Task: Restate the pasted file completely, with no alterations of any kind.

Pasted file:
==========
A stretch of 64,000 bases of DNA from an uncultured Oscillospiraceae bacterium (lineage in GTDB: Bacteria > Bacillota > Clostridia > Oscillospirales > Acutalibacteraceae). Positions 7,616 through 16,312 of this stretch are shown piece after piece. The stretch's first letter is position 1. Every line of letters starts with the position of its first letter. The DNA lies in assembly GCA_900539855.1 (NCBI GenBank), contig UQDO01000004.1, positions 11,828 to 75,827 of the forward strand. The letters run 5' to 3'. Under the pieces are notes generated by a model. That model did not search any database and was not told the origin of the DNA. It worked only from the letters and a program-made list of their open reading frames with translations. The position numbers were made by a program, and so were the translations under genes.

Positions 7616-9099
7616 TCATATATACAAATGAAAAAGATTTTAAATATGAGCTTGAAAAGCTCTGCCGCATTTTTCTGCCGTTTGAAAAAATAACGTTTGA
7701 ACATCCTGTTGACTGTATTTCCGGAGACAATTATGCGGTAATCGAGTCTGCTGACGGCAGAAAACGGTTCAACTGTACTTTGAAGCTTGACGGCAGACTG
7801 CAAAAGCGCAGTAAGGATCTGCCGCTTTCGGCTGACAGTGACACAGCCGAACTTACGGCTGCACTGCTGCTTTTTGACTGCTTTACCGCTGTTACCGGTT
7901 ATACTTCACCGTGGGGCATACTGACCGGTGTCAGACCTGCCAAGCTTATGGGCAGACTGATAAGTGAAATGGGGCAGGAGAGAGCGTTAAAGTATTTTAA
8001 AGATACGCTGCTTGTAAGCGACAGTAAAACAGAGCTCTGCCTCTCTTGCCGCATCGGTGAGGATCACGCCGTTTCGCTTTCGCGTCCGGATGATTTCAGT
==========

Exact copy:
A stretch of 64,000 bases of DNA from an uncultured Oscillospiraceae bacterium (lineage in GTDB: Bacteria > Bacillota > Clostridia > Oscillospirales > Acutalibacteraceae). Positions 7,616 through 16,312 of this stretch are shown piece after piece. The stretch's first letter is position 1. Every line of letters starts with the position of its first letter. The DNA lies in assembly GCA_900539855.1 (NCBI GenBank), contig UQDO01000004.1, positions 11,828 to 75,827 of the forward strand. The letters run 5' to 3'. Under the pieces are notes generated by a model. That model did not search any database and was not told the origin of the DNA. It worked only from the letters and a program-made list of their open reading frames with translations. The position numbers were made by a program, and so were the translations under genes.

Positions 7616-9099
7616 TCATATATACAAATGAAAAAGATTTTAAATATGAGCTTGAAAAGCTCTGCCGCATTTTTCTGCCGTTTGAAAAAATAACGTTTGA
7701 ACATCCTGTTGACTGTATTTCCGGAGACAATTATGCGGTAATCGAGTCTGCTGACGGCAGAAAACGGTTCAACTGTACTTTGAAGCTTGACGGCAGACTG
7801 CAAAAGCGCAGTAAGGATCTGCCGCTTTCGGCTGACAGTGACACAGCCGAACTTACGGCTGCACTGCTGCTTTTTGACTGCTTTACCGCTGTTACCGGTT
7901 ATACTTCACCGTGGGGCATACTGACCGGTGTCAGACCTGCCAAGCTTATGGGCAGACTGATAAGTGAAATGGGGCAGGAGAGAGCGTTAAAGTATTTTAA
8001 AGATACGCTGCTTGTAAGCGACAGTAAAACAGAGCTCTGCCTCTCTTGCCGCATCGGTGAGGATCACGCCGTTTCGCTTTCGCGTCCGGATGATTTCAGT